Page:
by William Thompson
previewed on PC
Teaching youngsters is a fine art. Keeping them entertained whilst doing so is doubly so, especially in a time where modern technology takes up much of their time. Never Alone was initially developed as a way of connecting with the local youth of the Inupiaq people and giving them an understanding of the tribe’s history and lore in a more familiar setting of a video game. But the game has become more than that. It has lovely visuals, fantastic audio, a simple control scheme and a wonderful story.
Never Alone is the story of Nuna, an Inupiaq girl with her pet Arctic Fox, known simply as Fox. The game takes the form of a puzzle platformer which can either be played as a single player game where you control either character at various points or can be played as a two-player co-op with one playing as Nuna and one as her faithful companion. The story goes that Nuna’s village has been tormented by a blizzard, and Nuna has set about to find the source of the storm and thereby saving her entire village.
Working in tandem
Both Nuna and Fox have individual abilities that help to solve the puzzle aspect of Never Alone. Fox, for instance is fast and seems to have greater senses, whilst Nuna has the ability to pick things up and can interact with certain areas of the game. These two are inseparable though, and if one of the two characters falters, both will falter. It is this sort of interaction between the two characters that drives the wonderful story.
The Arctic setting contains a host of dangers for the duo including sheer walls, gaping crevices and chilling gusts of winds that could push either to a poignant death, indicating the harshness of life for the Inupiaq people. Nuna and Fox are often helped by animal spirits, spirits that are part of the Inupiaq beliefs. The game controls and mechanics are also simple enough that youngsters will be able to progress. An example of this is with the wind. There is usually an indication that it is coming, and gamers can brace for it, let it pass over both the characters without risk. As Never Alone is an educational tool, the intention to game the game relatively easy to progress is well designed.
As the game progresses, Nuna will find special owls located at various points throughout the landscape. These owls are ‘insights’ and act as bonuses, which show a short documentary-style video based around a certain aspect of Inupiaq culture. It is through these cut-scenes that the tribe’s elders hope to teach the Inupiaq youth. They share their cultural beliefs and explain much of how the Inupiaq people have interacted with their surroundings. It is a teaching system that works well, so well that even someone as myself from an entirely different cultural background, was able to find interesting.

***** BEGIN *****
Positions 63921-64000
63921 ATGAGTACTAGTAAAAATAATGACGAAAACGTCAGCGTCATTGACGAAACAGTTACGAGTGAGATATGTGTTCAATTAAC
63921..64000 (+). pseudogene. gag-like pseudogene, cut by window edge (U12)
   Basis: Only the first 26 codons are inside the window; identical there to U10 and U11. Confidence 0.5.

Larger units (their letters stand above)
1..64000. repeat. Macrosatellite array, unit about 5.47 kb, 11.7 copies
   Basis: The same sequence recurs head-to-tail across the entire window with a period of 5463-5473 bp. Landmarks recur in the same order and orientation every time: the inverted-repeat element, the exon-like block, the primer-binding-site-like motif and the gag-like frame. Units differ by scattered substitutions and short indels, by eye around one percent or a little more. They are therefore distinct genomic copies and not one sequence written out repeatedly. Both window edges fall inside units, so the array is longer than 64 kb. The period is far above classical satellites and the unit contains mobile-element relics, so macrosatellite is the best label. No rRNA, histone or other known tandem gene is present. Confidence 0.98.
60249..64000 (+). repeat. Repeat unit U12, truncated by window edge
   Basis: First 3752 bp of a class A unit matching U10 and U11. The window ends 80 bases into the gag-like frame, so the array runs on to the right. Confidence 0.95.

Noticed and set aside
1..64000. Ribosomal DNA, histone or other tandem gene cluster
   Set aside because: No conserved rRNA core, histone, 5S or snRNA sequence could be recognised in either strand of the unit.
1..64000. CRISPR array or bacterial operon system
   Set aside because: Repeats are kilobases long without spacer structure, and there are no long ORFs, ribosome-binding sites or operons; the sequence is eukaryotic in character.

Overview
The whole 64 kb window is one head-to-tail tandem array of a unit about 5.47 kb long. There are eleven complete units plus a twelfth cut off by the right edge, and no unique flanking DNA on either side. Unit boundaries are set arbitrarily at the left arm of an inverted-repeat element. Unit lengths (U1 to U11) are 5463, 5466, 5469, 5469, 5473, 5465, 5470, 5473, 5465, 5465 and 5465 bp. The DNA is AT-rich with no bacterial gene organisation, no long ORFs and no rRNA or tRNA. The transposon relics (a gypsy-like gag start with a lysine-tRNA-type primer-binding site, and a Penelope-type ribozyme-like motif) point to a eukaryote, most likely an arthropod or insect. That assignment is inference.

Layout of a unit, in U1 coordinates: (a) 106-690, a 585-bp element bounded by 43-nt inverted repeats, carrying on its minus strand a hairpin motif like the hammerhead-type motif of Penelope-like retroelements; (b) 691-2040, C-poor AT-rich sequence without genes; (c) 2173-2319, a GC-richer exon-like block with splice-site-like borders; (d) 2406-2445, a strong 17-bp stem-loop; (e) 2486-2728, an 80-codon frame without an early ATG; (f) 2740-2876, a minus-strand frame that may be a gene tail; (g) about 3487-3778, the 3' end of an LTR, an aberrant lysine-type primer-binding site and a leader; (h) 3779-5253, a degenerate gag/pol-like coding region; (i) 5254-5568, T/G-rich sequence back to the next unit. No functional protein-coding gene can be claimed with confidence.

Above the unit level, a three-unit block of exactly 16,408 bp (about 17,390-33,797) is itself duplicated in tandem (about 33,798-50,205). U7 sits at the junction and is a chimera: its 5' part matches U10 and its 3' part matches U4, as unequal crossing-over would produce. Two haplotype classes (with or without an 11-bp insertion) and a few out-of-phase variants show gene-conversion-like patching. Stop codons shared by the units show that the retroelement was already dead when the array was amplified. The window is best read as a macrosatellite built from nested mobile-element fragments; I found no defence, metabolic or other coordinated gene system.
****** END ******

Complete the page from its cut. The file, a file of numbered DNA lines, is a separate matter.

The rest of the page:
Visually, Never Alone takes place in an Arctic setting, so you would be correct in assuming that the game is somewhat devoid of colour. And although this could be construed as blandness, it is far from it. The artwork is gorgeous, inspired by traditional Alaskan Native art and the relative desolation only helps to guide the narrative of Nuna and Fox similar to the way Limbo progresses the story in a monochrome setting.
From what we’ve seen, Never Alone is a marvelous format for storytelling. The Inupiaq story progresses smoothly and is wonderfully immersive. The gameplay itself is well thought out too, giving the gamers sufficient hazards, but also making the game simple enough for the younger gamers to play. The fact that the game can be played as a co-op means that adults can play with their children, guiding them through the tougher areas. The visuals are lovely too, further immersing the gamer into the Inupiaq history. We’re looking forward to seeing the final product.